It seems I managed to sleep a bit last night, so I only have a few minutes to get a post in this morning, so I will use that time telling you that I don’t have much time to write a post…
I had a moment of hope this morning when I saw an article that suggested that Labour had drawn level with the tories, but it dates back 12 months, so it’s not really a cause for celebration. They’re still ready to be thumped next month. I live in hope.
I engaged in a lively debate on Facebook yesterday about how Christians should vote. It was fun to speak to people on the other side who genuinely believe that it is possible to be a follower of a man who said “heal the sick, welcome the stranger and take care of the widow and orphan” and still vote for a party who is dismantling the healthcare system, fighting on a ticket to boot the stranger out of our country and defund the welfare system that is supposed to give the widow and the orphan food, shelter and a path out of poverty.
Their entire theology seems to be based around 2 Thessalonians 3 with a very specific, laser-sharp focus on a single sentence from verse 10:
The one who is unwilling to work shall not eat.
Now, it’s nice that they have some kind of biblical basis for their argument, but to take a single sentence, on its own, from a letter from one of the early church’s leaders to a specific single church, talking about a specific problem that specific church had in the 1st century is stretching things a bit, particularly when you throw that sentence onto the context of the entire teaching of Jesus Christ.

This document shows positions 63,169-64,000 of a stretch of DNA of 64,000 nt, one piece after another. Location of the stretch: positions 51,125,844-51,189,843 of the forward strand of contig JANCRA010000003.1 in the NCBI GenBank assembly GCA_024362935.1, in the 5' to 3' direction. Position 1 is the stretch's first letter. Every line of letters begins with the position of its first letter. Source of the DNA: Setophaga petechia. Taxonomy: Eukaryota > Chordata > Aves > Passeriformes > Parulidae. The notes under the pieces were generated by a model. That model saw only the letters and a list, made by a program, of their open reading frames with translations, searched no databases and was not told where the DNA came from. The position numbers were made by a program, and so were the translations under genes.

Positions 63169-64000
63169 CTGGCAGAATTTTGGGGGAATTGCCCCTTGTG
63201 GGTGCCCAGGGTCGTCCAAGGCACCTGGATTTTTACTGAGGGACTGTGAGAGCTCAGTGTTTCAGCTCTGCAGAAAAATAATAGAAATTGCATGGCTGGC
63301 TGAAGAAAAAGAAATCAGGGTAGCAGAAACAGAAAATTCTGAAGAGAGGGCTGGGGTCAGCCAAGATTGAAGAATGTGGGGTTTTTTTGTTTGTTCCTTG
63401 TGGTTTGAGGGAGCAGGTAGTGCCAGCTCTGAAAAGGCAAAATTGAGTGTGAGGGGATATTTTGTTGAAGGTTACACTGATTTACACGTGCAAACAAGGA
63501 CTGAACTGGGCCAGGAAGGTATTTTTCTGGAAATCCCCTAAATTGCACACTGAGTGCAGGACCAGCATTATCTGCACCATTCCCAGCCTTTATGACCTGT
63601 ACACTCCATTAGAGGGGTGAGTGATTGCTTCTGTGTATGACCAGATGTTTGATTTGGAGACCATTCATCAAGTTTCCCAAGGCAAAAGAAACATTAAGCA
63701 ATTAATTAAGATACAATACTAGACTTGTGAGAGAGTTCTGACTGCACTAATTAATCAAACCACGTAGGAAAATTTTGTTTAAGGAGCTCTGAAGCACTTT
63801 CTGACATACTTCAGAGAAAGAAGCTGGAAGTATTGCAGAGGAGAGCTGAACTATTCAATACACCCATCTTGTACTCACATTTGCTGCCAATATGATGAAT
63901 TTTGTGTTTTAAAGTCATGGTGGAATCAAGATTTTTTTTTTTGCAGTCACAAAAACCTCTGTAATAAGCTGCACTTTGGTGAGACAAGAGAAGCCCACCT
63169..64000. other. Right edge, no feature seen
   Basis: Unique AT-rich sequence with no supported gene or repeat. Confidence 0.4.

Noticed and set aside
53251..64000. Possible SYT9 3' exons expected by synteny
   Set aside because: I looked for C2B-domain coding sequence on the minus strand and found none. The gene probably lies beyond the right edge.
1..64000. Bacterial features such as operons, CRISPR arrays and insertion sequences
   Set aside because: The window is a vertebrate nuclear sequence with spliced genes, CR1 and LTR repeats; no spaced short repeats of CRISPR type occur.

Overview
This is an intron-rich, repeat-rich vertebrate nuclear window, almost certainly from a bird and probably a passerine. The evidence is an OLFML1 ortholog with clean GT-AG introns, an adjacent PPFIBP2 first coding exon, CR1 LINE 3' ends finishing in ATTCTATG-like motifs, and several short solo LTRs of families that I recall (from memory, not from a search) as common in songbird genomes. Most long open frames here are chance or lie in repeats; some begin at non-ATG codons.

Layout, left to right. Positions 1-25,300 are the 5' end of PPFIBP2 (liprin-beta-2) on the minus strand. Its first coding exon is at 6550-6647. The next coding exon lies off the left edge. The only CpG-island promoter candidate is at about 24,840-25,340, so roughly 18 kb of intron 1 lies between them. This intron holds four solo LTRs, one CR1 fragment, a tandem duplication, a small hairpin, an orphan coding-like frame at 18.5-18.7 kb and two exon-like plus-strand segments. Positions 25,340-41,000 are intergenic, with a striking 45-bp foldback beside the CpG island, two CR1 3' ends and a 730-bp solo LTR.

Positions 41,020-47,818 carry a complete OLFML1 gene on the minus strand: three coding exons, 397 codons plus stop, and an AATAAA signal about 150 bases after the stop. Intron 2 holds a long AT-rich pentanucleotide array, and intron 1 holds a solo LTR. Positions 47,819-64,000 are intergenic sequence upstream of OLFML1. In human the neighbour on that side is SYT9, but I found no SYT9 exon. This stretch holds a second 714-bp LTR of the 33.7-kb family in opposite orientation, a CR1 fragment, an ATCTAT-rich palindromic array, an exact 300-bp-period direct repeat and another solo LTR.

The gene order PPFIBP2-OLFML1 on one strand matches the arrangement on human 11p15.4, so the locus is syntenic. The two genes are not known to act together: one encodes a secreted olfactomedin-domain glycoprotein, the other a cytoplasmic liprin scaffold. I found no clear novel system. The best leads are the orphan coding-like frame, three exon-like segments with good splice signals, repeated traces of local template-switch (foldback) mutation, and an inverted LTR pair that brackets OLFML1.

I also heard the argument that some recipients of welfare don’t deserve it. Nicely played, asshole. You’ve just set yourself up as judge and arbiter of every welfare claim. I wonder if you have the time to get inside the lives of over a million people and really get to know their problems and to decide if they deserve our sympathy or are just taking us for a ride. Of course, no system is free of those who will play the system. I feel that we should acknowledge this and move on: the consequence of turning false-positives into false-negatives is that people die. It’s that simple. I’d much rather have some freeloaders on my conscience than some dead bodies. In addition, there are freeloaders at both ends of the spectrum. If you are getting uppity about benefit fraud, you should be getting eight times as uppity about tax fraud (source: Scottish CAB). Funnily enough, most people wailing about poor people getting more than they’re entitled to are very quiet about rich people paying less than they should.
In St Paul’s time, then, I wonder what he would have said if it had turned out that someone was taking £1 per week from the church’s shared purse that they used to fund an idle life, and then it turned out that someone else was withholding £8 per week from their contributions to the shared purse. I wonder which of these would have received sharper words from the Apostle.